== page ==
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Castro Valley getting art to identify the community

Our friends in unincorporated Castro Valley in Alameda County continue to make progress at getting some respect for their community. Readers of this blog may recall our article last year about how Castro Valley has worked with Caltrans to try to get a freeway sign that says "Castro Valley".  Our post asked if Arden Arcade should also strive for identification by Caltrans. Though our local freeway signs help motorists find places like Carmichael or Carrington College, none of our 9 freeway ramps have way-finding information for "Arden Arcade".

Now Castro Valley is looking at funding from the Alameda Arts Commission for art on freeway overpasses and retaining walls to help strengthen the community's identity, being one of three projects in Alameda County unincorporated areas to be completed by 2018. It turns out that Caltrans is open to letting its freeway structures be used for public art to assist community identification efforts. If you look around our region, you can see the concept at work: Elk Grove has Elk Grove-themed freeway sculptures, Modesto has an arch, Carmichael has a large mural-in-the-park, and even Rio Linda has a 4-way arch at one of its central intersections. Arden Arcade has some bird sculptures imbedded in some of the anti-panhandling fences on Watt at El Camino. But those works of art are in the middle of our community. What about our gateways? Only one freeway entrance -- Fulton Avenue -- is marked now. It is good to promote the businesses on Fulton Avenue, to be sure. But what about the rest of the community? Should there be some public art works identifying our community at all or some of the Arden Arcade freeway connections or other key locations? Should Sacramento County's public arts money target places other than the airport?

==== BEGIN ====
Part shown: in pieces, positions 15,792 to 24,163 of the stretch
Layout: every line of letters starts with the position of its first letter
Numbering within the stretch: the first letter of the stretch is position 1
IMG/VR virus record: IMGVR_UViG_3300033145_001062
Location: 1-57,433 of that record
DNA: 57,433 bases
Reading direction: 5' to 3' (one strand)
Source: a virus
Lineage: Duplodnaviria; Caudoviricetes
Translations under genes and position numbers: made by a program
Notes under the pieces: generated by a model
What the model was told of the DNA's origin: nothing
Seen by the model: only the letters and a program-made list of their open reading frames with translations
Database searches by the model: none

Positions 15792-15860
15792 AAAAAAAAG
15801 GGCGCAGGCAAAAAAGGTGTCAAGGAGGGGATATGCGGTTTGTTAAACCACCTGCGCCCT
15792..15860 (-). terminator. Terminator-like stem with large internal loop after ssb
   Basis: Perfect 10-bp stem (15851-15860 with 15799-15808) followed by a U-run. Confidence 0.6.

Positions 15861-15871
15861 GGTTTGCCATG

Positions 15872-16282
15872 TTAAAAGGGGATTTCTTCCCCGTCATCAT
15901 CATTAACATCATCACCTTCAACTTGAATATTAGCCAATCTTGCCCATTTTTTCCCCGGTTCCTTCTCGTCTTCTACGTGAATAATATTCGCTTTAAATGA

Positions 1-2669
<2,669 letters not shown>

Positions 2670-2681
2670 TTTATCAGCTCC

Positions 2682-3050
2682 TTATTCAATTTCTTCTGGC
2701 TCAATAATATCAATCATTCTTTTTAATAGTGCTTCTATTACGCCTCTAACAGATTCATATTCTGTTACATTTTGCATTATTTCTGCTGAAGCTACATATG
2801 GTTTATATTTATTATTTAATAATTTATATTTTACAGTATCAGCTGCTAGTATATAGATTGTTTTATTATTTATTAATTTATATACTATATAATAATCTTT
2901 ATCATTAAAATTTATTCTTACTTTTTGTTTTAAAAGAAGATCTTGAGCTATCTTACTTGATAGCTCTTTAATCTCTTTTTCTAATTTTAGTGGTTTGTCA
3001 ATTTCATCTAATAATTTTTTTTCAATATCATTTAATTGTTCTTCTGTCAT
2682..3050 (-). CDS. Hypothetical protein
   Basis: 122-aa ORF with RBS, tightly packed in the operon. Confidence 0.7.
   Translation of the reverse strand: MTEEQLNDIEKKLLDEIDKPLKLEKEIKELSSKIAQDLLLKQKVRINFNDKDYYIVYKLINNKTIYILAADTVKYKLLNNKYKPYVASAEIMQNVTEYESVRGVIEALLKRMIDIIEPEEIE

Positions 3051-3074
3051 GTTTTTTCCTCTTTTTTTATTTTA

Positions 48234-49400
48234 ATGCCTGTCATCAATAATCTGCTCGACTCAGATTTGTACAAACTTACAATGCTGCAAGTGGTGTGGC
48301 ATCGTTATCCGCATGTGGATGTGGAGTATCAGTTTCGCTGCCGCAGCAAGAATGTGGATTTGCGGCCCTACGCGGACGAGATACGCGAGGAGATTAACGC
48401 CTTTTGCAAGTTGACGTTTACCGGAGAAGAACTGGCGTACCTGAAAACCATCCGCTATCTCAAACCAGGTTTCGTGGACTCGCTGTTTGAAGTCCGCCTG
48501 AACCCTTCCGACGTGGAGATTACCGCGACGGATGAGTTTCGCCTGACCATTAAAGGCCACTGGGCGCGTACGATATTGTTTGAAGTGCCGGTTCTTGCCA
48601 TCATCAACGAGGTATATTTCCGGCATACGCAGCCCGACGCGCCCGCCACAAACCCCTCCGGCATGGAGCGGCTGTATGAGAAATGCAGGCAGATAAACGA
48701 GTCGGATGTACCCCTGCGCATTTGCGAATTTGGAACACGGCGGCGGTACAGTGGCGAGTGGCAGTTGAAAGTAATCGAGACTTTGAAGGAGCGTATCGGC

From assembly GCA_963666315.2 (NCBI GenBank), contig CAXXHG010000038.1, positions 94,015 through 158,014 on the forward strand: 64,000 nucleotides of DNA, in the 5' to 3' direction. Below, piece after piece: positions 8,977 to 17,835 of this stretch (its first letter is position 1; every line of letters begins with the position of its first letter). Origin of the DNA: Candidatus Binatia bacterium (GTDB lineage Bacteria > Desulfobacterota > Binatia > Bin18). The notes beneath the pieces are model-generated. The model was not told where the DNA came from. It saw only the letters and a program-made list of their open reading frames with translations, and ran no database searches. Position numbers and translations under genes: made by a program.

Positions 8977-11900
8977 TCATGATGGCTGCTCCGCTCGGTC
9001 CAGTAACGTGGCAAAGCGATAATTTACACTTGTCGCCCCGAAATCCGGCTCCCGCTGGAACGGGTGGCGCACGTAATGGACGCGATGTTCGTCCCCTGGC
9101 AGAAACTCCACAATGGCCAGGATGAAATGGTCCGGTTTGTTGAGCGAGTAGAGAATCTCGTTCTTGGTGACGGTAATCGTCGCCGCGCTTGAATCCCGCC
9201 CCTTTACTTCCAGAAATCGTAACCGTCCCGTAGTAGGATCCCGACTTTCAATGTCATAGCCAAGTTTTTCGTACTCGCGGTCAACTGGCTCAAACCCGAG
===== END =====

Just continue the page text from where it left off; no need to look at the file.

"Life is like riding a bicycle. To keep your balance, you must keep moving.The Community Identifier Projects involve designing and painting the name of the community along with other design elements on freeway overpasses in three unincorporated communities of Alameda County. The overall goal is to create community gateway markers that help support a positive and welcoming environment for both the community and visitors."
Alameda County Arts Commission announcement for Community Identifier projects in Unincorporated Alameda County - Castro Valley, San Lorenzo, & Ashland/Cherryland


May contain: road, asphalt, and tarmac
Freeway art promoting the City of Richmond in the East Bay
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